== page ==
2019 Brand of the Year: Frank And Oak goes greener

The Montreal-based brand has planted seeds of sustainability as a way to grow in a competitive retail landscape.

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This week, strategy is rolling out profiles of the 2019 Brands of the Year. To read about the long-term plans and build-building strategies behind the rest of this year’s winners, click here.

This story originally appeared in the October 2019 issue of strategy.

“We are what we wear,” proclaims Edmonton rapper Cadence Weapon at one point during the “Frank And Oak – And” ad that celebrates Canada and our values.

The Montreal-born retailer, like many others, has taken notice of Canadians becoming more conscious of what they put on their bodies, as much as what they put in them. And Frank And Oak has been listening to the cries for more eco-friendly clothing.

“I think the idea of sustainability is extremely powerful, but you also need to make cool products that customers want to wear, right? I think we’ve been able to combine design and sustainability and that has been a big part of our success,” says Ethan Song, CEO and co-founder of Frank And Oak.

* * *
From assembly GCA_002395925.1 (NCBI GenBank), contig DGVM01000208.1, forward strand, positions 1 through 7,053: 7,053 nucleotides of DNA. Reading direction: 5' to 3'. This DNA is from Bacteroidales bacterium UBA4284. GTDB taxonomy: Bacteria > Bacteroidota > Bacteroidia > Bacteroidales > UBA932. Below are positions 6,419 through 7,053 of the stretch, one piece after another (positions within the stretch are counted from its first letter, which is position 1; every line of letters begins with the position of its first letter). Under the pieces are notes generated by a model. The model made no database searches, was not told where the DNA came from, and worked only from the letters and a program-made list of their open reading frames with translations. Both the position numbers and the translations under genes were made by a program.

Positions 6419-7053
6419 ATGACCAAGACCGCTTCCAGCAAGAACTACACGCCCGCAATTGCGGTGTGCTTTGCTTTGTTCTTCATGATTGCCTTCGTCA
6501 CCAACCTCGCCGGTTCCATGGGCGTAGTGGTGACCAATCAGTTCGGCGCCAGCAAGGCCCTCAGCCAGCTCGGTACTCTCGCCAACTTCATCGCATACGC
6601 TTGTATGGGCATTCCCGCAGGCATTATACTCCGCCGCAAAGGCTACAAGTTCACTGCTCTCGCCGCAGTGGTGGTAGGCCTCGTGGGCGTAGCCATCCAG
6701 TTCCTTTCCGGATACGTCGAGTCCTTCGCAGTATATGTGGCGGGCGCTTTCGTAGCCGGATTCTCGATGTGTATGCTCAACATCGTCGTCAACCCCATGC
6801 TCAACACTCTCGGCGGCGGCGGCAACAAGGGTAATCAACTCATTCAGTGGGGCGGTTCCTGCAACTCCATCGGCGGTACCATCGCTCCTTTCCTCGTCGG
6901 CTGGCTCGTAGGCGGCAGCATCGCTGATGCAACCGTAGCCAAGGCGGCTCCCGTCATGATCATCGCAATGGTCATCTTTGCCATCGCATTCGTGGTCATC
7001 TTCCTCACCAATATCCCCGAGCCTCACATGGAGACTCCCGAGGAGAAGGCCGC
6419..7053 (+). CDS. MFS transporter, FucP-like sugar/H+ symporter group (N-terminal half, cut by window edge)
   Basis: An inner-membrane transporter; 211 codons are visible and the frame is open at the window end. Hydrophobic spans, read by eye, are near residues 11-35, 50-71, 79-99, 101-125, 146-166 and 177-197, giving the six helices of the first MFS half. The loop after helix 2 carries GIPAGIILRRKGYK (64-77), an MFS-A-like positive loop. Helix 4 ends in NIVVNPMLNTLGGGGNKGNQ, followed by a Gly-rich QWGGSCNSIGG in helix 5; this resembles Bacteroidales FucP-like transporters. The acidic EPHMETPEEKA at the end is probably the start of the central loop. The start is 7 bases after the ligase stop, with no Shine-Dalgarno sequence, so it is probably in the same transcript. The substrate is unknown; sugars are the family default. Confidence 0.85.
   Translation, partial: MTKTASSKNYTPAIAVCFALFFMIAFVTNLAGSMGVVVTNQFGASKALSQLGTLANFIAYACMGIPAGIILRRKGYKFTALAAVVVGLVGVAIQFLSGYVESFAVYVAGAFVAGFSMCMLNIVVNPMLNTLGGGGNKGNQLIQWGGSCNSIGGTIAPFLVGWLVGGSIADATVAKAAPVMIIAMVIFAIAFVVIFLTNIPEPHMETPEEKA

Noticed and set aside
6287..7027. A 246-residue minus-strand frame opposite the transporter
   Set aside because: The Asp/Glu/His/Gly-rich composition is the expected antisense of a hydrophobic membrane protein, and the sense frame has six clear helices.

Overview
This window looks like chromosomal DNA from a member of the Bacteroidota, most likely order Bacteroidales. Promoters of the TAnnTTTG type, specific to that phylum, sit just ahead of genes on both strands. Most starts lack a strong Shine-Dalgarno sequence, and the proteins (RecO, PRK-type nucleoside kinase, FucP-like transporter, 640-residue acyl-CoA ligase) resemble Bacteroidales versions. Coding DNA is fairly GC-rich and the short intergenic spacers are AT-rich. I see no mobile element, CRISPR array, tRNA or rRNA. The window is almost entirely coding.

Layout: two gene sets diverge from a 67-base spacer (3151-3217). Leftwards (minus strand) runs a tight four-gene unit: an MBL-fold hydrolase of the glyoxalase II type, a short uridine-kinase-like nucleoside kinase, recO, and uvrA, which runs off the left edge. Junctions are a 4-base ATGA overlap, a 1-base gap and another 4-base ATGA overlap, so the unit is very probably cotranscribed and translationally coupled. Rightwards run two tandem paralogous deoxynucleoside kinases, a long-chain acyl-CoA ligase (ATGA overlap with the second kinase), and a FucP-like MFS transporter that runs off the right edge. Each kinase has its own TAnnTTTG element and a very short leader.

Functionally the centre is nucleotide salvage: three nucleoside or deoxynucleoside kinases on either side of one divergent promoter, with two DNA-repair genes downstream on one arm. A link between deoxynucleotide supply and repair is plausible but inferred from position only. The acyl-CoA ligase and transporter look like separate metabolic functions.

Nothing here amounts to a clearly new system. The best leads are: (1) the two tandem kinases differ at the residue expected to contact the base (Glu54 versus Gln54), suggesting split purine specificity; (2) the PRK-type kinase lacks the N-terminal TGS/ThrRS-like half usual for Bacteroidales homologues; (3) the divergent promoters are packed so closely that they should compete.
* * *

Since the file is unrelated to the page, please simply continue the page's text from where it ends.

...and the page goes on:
For instance, take its “Circular denim” collection, which the retailer launched this August to wide acclaim and media coverage. The new jean line is made from old denim that was destined for the landfill, but instead shredded and broken down into mere fibres. Those salvaged fibres were then respun into new materials with the goal of “reducing our footprint and giving your old jeans a new life,” according to a Frank And Oak Instagram post announcing the line.

“Consumers have more choices than ever because of ecommerce. They have access to anything in the world now, so just having a product, for example a T-shirt, is not enough anymore,” says Song. “I think when consumers buy something they want to buy the story behind that product too… I always say, ‘When consumers vote for your product, they effectively vote for the kind of world they want to live in,’ so that’s the relation I see between values and products now.”

Frank And Oak Circular denim 1But Frank And Oak is ensuring that its sustainability efforts go well beyond one denim collection, as it aligns itself with today’s appetite for conscious consumerism. In 2017 only 5% of Frank and Oak products were made through “minimal impact processes,” such as reusing or recycling materials, reducing the amount of water used in production, and reducing the amount of animal products; that number rose to 30% in 2018, and the new goal is to reach 50% by the end of 2019. In addition, its “Good Cotton” collection, launched two months before “Circular denim,” is made from organic cotton that the company says uses no pesticides or synthetic fertilizers, maintains soil fertility and promotes biologically diverse agriculture.